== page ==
The principle behind ultrasound is pretty simple – specialized equipment detects changes in high-frequency soundwaves as they pass through the body and are reflected back. A picture is built based on those changes.

Ultrasound can also capture the actual functioning of organs in real time. For example, a cardiac ultrasound allows the physician to see blood passing through the chambers of the heart, to measure the force of the blood as it leaves the heart, and to look at the heart’s valves as they open and close. Your doctor might order a cardiac ultrasound if you have symptoms such as shortness of breath, chest pains, or a murmur.

Ultrasound is the second-most commonly used diagnostic imaging procedure. It is useful for diagnosing problems of the urinary tract, gall bladder, kidney, liver, ovaries, pancreas, spleen, thyroid, uterus and blood vessels. A carotid ultrasound (and Doppler) can help physicians diagnose blocked arteries before a stroke occurs. Ultrasound involves no radiation exposure Nuclear Medicine
When we think “nuclear”, our minds may go to weapons or power plants. In fact, nuclear medicine is an important and unique tool in the diagnosis and treatment of many diseases. The development of nuclear medicine spans decades and includes contributions from scientists, physicists, and engineers.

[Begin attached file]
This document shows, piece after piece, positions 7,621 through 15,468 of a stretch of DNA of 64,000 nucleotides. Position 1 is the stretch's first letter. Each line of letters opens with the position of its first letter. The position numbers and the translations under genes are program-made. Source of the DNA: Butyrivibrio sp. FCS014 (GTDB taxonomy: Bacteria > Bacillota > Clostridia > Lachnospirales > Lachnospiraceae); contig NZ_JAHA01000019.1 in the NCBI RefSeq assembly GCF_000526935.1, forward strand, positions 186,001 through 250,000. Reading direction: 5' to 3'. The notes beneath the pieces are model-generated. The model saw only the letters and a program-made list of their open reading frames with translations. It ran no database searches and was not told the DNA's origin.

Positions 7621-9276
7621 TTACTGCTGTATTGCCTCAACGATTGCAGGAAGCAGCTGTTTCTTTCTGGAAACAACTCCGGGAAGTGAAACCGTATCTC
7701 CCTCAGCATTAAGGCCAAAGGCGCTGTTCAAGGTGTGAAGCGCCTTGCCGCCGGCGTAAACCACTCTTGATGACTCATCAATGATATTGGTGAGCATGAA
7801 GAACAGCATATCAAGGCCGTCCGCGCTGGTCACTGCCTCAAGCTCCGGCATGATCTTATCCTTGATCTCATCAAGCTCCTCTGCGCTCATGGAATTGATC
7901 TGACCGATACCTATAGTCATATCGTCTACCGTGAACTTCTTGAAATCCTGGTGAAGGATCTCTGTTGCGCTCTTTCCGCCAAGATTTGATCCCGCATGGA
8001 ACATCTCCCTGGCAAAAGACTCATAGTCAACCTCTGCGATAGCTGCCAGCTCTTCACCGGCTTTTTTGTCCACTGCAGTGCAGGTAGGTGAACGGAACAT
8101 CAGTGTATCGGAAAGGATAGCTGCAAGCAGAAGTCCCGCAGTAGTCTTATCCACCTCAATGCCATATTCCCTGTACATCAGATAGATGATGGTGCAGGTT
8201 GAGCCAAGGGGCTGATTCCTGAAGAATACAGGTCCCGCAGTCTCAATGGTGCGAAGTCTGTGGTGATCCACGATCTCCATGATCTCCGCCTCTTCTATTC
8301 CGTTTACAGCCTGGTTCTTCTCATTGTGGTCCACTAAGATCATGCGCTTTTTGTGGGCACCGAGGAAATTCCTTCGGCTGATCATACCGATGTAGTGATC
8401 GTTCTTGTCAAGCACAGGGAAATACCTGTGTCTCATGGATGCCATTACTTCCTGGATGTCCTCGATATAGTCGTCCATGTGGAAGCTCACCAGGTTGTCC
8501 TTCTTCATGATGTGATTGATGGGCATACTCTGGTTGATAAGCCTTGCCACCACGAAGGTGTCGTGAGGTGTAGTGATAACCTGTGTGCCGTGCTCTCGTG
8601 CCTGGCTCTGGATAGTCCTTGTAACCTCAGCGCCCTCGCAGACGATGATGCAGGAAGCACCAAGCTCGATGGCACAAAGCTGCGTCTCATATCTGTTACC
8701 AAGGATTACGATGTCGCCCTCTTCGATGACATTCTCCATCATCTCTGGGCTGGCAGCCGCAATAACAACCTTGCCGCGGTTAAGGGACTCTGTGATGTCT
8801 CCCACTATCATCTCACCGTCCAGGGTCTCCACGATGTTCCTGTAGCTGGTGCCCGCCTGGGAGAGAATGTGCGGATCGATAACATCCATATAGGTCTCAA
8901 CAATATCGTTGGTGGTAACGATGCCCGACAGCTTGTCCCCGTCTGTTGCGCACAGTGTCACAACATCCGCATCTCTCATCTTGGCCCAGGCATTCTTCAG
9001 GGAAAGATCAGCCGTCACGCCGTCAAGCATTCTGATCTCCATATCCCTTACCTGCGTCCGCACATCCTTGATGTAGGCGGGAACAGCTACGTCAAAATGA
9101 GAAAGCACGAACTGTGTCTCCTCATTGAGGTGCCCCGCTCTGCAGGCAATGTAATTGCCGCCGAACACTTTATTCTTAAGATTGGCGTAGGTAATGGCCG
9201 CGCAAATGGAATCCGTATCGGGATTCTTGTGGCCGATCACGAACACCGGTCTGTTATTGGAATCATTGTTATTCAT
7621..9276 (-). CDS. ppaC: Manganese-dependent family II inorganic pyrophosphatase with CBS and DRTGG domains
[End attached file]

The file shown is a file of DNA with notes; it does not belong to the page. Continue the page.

Nuclear medicine uses small amounts of radioactive substances – or “radiotracers” – to get a picture of a particular area of the body. For example, radioactive iodine-125 tends to go to the thyroid gland. Measuring the thyroid’s “uptake” of this radioactive substance allows doctors to see how the gland is functioning. In addition to the thyroid, nuclear medicine can be used to study conditions of the bones, heart, lungs, liver, and many other internal organs.

Nuclear medicine studies involve an injection or an oral dose of radiation and then imaging collects the resulting data. These procedures are extremely safe and very simple. Nuclear medicine studies measure the function of the organ or structure and, because of this, often shows abnormalities much earlier than other forms of imaging.

CT Scan (AKA the “Cat Scan”)
The first clinical CT scan was performed on October 1, 1971 on a young lady in London, England who doctors suspected of having a brain tumor. The scan took hours to complete, but launched a new era of modern neuroimaging. Short for Computerized Axial Tomography, today’s CT scans use computer equipment and x-ray technology to create incredibly detailed, three-dimensional images quickly and comfortably. CT scans are often used in emergencies because the scan takes less than five minutes, compared to up to 30 minutes for an MRI.